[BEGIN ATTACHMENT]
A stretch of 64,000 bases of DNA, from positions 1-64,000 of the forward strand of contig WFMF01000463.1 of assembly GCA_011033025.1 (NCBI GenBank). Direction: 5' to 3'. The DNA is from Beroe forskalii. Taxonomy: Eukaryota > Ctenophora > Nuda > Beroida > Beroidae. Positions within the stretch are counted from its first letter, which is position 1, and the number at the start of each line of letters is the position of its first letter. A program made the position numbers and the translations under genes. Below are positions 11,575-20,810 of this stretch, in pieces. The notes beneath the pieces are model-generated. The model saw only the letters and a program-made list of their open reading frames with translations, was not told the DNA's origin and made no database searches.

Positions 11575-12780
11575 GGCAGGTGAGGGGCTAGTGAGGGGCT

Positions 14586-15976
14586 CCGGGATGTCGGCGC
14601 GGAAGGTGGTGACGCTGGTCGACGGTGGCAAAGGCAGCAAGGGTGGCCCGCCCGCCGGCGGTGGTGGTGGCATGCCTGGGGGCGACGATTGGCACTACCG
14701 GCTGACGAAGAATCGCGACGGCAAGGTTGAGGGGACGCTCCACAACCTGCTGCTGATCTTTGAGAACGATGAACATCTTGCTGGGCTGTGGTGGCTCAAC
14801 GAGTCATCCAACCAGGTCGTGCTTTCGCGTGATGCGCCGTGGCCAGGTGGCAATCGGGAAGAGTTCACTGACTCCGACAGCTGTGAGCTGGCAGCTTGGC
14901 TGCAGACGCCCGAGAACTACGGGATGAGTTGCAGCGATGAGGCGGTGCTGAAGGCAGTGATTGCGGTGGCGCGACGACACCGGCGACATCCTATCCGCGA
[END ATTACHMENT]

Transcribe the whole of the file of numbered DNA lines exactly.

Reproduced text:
A stretch of 64,000 bases of DNA, from positions 1-64,000 of the forward strand of contig WFMF01000463.1 of assembly GCA_011033025.1 (NCBI GenBank). Direction: 5' to 3'. The DNA is from Beroe forskalii. Taxonomy: Eukaryota > Ctenophora > Nuda > Beroida > Beroidae. Positions within the stretch are counted from its first letter, which is position 1, and the number at the start of each line of letters is the position of its first letter. A program made the position numbers and the translations under genes. Below are positions 11,575-20,810 of this stretch, in pieces. The notes beneath the pieces are model-generated. The model saw only the letters and a program-made list of their open reading frames with translations, was not told the DNA's origin and made no database searches.

Positions 11575-12780
11575 GGCAGGTGAGGGGCTAGTGAGGGGCT

Positions 14586-15976
14586 CCGGGATGTCGGCGC
14601 GGAAGGTGGTGACGCTGGTCGACGGTGGCAAAGGCAGCAAGGGTGGCCCGCCCGCCGGCGGTGGTGGTGGCATGCCTGGGGGCGACGATTGGCACTACCG
14701 GCTGACGAAGAATCGCGACGGCAAGGTTGAGGGGACGCTCCACAACCTGCTGCTGATCTTTGAGAACGATGAACATCTTGCTGGGCTGTGGTGGCTCAAC
14801 GAGTCATCCAACCAGGTCGTGCTTTCGCGTGATGCGCCGTGGCCAGGTGGCAATCGGGAAGAGTTCACTGACTCCGACAGCTGTGAGCTGGCAGCTTGGC
14901 TGCAGACGCCCGAGAACTACGGGATGAGTTGCAGCGATGAGGCGGTGCTGAAGGCAGTGATTGCGGTGGCGCGACGACACCGGCGACATCCTATCCGCGA